I thought, for the last four years, that I had the coolest OTTB ever.  Fullback is such a versatile dude and does a lot of things, like Riley does.  Now, I have the two coolest OTTBs ever.  I’d honestly challenge anyone to find more versatile horses than these.  

Fullback recovering from kissing spine surgery. Photo by Stephanie Nally Photography.

As for Talk Show Man (Riley), I love this horse.  He’s all that and more.  He’s sweet to people and other horses, alike.  I’ve never seen him offer to bite or put his ears back at another horse.  He asks me to rub his ears, and he does it politely.  He loves to be groomed and fussed with.  He’s pretty, and pretty is as pretty does.  He loves his varied routine and he loves to work.  And also, he loves me!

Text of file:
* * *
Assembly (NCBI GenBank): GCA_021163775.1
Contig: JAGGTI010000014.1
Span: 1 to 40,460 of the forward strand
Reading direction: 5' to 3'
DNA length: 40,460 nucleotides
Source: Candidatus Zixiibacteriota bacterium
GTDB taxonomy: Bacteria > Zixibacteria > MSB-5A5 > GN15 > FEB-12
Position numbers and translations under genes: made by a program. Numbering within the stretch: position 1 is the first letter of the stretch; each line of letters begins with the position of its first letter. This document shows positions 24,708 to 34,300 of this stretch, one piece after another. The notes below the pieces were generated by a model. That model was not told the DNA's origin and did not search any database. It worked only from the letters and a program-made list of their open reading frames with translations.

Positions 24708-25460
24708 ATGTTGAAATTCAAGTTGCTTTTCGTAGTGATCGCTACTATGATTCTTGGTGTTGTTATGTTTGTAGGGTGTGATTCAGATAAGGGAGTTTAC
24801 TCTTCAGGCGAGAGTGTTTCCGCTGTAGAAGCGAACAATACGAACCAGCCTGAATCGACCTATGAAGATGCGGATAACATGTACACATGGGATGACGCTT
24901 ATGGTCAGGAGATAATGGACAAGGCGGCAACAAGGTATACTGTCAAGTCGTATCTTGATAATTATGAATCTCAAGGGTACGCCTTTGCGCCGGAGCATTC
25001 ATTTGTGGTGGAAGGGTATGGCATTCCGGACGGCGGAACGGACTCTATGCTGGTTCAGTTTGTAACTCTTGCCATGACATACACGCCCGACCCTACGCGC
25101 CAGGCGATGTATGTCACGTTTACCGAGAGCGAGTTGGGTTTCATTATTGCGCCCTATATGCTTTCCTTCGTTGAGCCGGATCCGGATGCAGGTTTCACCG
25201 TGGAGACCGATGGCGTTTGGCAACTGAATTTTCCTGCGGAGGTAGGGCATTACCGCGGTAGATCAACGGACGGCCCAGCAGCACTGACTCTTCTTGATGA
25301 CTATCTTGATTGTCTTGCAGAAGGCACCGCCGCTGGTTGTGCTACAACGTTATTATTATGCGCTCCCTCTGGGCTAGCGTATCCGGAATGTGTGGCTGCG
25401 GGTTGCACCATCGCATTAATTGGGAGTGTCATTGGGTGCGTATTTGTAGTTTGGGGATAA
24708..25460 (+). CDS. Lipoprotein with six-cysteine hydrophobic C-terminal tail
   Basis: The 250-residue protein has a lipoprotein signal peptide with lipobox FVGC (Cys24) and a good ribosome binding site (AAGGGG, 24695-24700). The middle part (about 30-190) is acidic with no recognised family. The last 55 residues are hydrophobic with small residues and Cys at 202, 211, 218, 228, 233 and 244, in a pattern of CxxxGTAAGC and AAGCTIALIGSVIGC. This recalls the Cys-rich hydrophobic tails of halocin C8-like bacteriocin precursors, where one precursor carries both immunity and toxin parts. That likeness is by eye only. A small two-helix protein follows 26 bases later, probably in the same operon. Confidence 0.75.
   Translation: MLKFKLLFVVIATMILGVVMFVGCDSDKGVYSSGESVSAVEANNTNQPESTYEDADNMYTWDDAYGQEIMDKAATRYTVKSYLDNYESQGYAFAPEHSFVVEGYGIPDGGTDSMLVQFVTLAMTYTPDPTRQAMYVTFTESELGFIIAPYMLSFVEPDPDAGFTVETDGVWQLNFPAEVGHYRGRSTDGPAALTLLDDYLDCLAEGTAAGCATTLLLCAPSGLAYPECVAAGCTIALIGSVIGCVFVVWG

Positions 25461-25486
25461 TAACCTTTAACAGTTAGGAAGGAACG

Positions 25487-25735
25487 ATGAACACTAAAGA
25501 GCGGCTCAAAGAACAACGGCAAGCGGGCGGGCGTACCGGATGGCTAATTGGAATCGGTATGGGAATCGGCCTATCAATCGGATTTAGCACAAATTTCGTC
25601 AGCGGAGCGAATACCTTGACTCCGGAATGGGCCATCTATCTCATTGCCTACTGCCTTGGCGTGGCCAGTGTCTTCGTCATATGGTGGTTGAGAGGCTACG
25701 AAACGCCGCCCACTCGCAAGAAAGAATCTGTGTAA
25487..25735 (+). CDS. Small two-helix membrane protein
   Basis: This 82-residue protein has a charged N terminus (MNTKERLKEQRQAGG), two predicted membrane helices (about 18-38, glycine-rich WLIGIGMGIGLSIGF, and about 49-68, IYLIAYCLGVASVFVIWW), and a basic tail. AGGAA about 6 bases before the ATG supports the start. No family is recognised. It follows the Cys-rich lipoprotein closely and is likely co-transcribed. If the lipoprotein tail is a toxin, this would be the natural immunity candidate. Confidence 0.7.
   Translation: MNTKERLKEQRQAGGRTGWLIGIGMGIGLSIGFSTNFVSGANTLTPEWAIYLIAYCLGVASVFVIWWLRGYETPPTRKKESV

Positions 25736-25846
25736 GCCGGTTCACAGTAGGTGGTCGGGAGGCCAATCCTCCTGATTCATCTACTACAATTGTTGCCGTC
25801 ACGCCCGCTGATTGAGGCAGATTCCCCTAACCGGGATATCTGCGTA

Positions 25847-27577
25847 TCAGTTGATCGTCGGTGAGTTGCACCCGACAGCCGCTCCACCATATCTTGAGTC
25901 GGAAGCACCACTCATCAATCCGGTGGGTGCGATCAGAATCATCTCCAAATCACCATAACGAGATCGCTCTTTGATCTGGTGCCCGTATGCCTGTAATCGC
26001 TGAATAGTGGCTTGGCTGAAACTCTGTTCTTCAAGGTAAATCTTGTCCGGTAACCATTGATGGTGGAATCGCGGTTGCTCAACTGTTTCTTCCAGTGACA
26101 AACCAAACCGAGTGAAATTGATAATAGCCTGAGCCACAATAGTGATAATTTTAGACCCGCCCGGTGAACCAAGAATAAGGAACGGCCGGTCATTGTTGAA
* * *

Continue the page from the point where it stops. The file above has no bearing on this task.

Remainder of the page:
About Lindy

Lindy Gutman lives in Westminster, MD with her husband, Adam, two hounds, a mini pig, and three Off the Track Thoroughbreds.  She describes herself as an “amateur’s amateur” and has ridden, in some capacity, most of her 51 years. She balances a full time job in sales with foxhunting and showing hunters at the terrifying, towering height of 2’3”-2’6.”  The Thoroughbred Makeover is her loftiest goal to date. Talk Show Man is her first restart project.